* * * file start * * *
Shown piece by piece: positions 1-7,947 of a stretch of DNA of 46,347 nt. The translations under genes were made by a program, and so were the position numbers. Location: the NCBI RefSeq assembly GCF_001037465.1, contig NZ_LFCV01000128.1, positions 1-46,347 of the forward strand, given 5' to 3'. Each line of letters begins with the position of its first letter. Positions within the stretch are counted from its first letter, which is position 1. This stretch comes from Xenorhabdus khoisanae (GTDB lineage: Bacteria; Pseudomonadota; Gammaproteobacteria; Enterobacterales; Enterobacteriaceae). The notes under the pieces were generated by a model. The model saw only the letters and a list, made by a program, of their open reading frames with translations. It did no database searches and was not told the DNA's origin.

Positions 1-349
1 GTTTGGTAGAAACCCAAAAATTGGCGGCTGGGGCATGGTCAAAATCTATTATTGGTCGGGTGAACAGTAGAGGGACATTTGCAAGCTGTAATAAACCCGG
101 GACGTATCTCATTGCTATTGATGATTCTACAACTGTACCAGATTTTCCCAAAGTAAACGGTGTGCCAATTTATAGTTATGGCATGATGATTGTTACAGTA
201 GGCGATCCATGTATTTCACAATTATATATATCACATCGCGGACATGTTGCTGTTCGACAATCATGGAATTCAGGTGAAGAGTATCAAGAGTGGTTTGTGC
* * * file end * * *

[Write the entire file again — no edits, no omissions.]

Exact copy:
Shown piece by piece: positions 1-7,947 of a stretch of DNA of 46,347 nt. The translations under genes were made by a program, and so were the position numbers. Location: the NCBI RefSeq assembly GCF_001037465.1, contig NZ_LFCV01000128.1, positions 1-46,347 of the forward strand, given 5' to 3'. Each line of letters begins with the position of its first letter. Positions within the stretch are counted from its first letter, which is position 1. This stretch comes from Xenorhabdus khoisanae (GTDB lineage: Bacteria; Pseudomonadota; Gammaproteobacteria; Enterobacterales; Enterobacteriaceae). The notes under the pieces were generated by a model. The model saw only the letters and a list, made by a program, of their open reading frames with translations. It did no database searches and was not told the DNA's origin.

Positions 1-349
1 GTTTGGTAGAAACCCAAAAATTGGCGGCTGGGGCATGGTCAAAATCTATTATTGGTCGGGTGAACAGTAGAGGGACATTTGCAAGCTGTAATAAACCCGG
101 GACGTATCTCATTGCTATTGATGATTCTACAACTGTACCAGATTTTCCCAAAGTAAACGGTGTGCCAATTTATAGTTATGGCATGATGATTGTTACAGTA
201 GGCGATCCATGTATTTCACAATTATATATATCACATCGCGGACATGTTGCTGTTCGACAATCATGGAATTCAGGTGAAGAGTATCAAGAGTGGTTTGTGC